Humans on a train
Don't turn around, don't look back
Chris E. gives good beard
POSSIBLE SPOILERS AHEAD. Full disclosure: I knew very little about this movie until actually seeing it in theaters. I'd seen part of a trailer or two, but wasn't really sure what to think. I knew it was directed by a v. famous Korean director, but it wasn't really a foreign film. I knew it was a dystopian piece, but I didn't quite understand how. And then, come to find out, it's based on a French graphic novel, but, like any adaptation, takes liberties. All that said, Snowpiercer is a darkly beautiful film, and I'm really glad the dinnertime showing of How to Train Your Dragon 2 was too early for us to make. (Although I still really want to see that, too.)
Snowpiercer takes place entirely on a ridiculously long train that travels the world housing the last of humanity. Nearly 20 years prior to the time the movie takes place, humans tried to fix global warming and instead turned the Earth into a frozen wasteland. The last of humanity jumped on this massive train—which takes one full year to complete a circuit. As with all dystopian stories, however, all is not well on the train ... particularly with the people who live in the train's tail end, where frightening squalor is the norm. But revolution always comes at a price.
For a not well-known movie with a limited release, Snowpiercer stars many a familiar (and famous) face. Chris Evans plays the lead—it was great to see him out of spandex, but there's a Captain America-style quality to his character regardless—and he's backed up by the likes of John Hurt (Doctor Who, Merlin, loads of other things), Jamie Bell (Jumper, Billy Elliot) and Octavia Spencer (The Help); Tilda Swinton (Chronicles of Narnia, Constantine) plays a fantastic crazy person (natch), and Allison Pill (Scott Pilgrim) plays sickly sweet all too well. The story was really powerful, too—but equally hard to watch. Humans are terrible creatures, y'all.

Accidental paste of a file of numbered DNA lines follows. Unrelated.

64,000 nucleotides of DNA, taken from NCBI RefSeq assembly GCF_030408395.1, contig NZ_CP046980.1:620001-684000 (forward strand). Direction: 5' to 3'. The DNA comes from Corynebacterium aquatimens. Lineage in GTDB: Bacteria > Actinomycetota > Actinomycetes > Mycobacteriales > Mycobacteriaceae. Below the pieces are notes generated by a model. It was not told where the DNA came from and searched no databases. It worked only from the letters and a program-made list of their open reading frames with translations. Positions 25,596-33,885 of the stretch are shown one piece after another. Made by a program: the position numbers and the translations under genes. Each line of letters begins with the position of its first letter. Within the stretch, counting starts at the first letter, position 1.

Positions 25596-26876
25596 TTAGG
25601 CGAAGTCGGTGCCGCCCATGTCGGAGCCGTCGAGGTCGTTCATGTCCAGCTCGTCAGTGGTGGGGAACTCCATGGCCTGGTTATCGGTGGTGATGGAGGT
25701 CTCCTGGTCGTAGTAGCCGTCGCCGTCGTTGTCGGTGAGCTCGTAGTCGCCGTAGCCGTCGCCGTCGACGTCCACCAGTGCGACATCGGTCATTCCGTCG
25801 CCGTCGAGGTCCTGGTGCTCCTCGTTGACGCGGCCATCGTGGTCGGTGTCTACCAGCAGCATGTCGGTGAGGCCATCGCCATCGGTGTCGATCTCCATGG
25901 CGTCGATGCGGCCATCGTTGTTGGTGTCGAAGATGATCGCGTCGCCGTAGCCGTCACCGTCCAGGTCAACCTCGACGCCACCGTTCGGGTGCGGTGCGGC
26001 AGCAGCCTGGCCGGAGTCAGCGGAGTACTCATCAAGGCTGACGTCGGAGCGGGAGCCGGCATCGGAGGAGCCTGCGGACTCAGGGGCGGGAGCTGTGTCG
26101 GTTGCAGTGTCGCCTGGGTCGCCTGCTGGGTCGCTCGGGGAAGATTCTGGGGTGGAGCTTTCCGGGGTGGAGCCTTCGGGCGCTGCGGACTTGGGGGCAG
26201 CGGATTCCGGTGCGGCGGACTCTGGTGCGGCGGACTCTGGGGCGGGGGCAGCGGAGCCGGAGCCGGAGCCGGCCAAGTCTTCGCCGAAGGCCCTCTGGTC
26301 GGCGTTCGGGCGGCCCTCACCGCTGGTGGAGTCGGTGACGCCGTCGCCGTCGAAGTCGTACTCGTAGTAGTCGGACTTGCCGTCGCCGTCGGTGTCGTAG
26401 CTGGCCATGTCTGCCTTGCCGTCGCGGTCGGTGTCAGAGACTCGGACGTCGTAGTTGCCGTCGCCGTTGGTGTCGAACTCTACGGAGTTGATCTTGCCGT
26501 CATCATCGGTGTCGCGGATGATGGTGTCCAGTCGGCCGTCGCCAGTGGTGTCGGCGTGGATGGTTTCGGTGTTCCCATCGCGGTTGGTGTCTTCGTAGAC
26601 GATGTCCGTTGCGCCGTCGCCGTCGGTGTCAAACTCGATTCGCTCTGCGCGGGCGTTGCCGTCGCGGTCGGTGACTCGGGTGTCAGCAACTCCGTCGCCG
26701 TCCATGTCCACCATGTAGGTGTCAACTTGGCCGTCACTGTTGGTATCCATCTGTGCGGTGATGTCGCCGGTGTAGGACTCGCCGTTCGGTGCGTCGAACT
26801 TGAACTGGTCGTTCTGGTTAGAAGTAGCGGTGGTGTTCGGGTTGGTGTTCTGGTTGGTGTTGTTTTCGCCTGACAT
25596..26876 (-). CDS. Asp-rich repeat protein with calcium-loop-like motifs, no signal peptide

My favorite part of the wasn't the fabulous acting or the intriguing story, though ... it was the train. The sets they created for the massive, quite possible technologically impossible train were fabulous. When I was little, I created a similarly awesome train—albeit on a much smaller and cheaper scale (i.e., shoeboxes and Kleenex)—for my Quints dolls. Watching the train in Snowpiercer totally made me a little nostalgic!
I'd recommend this movie to anyone who wants to have to think a little after the credits roll. (But do be warned: It can get really gory.)
If you've seen the movie, I'd love to discuss! Let me know in the comments.